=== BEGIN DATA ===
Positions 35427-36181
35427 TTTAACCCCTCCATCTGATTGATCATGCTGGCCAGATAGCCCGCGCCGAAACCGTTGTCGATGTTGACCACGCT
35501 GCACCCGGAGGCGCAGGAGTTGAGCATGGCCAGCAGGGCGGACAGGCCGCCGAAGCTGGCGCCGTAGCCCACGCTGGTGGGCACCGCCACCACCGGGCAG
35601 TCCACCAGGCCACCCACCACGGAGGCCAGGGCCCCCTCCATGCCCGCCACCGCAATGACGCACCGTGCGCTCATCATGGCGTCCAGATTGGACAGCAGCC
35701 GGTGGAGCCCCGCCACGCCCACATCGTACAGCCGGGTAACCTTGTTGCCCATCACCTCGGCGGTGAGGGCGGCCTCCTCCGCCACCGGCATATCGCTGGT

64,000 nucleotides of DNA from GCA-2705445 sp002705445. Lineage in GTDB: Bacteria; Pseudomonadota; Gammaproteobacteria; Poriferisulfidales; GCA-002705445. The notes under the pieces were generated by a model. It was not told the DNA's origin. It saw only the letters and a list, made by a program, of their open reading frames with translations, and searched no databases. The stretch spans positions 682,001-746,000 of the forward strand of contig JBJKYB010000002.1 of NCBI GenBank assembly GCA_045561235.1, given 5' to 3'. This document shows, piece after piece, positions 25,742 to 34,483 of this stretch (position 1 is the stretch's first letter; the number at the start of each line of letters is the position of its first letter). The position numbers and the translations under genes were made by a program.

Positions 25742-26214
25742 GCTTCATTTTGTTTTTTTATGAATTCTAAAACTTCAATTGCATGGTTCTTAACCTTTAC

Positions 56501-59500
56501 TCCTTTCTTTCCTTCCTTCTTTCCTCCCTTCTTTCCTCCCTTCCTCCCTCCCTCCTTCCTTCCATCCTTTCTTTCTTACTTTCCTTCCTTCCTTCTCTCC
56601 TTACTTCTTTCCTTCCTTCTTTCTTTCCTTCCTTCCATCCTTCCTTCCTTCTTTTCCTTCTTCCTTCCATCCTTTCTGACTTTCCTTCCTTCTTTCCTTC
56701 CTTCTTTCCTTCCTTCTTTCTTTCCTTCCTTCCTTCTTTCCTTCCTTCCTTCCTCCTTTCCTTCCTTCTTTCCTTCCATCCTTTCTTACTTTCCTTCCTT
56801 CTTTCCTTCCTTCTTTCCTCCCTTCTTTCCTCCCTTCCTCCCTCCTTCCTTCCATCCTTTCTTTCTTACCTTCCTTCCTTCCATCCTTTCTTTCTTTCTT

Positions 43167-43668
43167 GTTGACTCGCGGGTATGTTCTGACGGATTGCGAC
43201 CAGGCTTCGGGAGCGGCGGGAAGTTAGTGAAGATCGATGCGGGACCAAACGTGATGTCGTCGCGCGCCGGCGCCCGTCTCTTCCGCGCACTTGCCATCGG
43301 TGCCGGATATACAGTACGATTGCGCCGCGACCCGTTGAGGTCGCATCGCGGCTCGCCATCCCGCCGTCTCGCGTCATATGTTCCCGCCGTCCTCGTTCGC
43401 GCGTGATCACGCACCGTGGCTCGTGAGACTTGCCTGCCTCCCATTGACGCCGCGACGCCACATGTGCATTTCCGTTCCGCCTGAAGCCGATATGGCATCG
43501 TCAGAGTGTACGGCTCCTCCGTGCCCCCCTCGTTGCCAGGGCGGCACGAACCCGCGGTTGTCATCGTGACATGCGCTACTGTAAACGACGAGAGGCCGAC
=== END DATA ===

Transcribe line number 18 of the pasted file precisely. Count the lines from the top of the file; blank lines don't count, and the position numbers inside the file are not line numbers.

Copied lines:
43401 GCGTGATCACGCACCGTGGCTCGTGAGACTTGCCTGCCTCCCATTGACGCCGCGACGCCACATGTGCATTTCCGTTCCGCCTGAAGCCGATATGGCATCG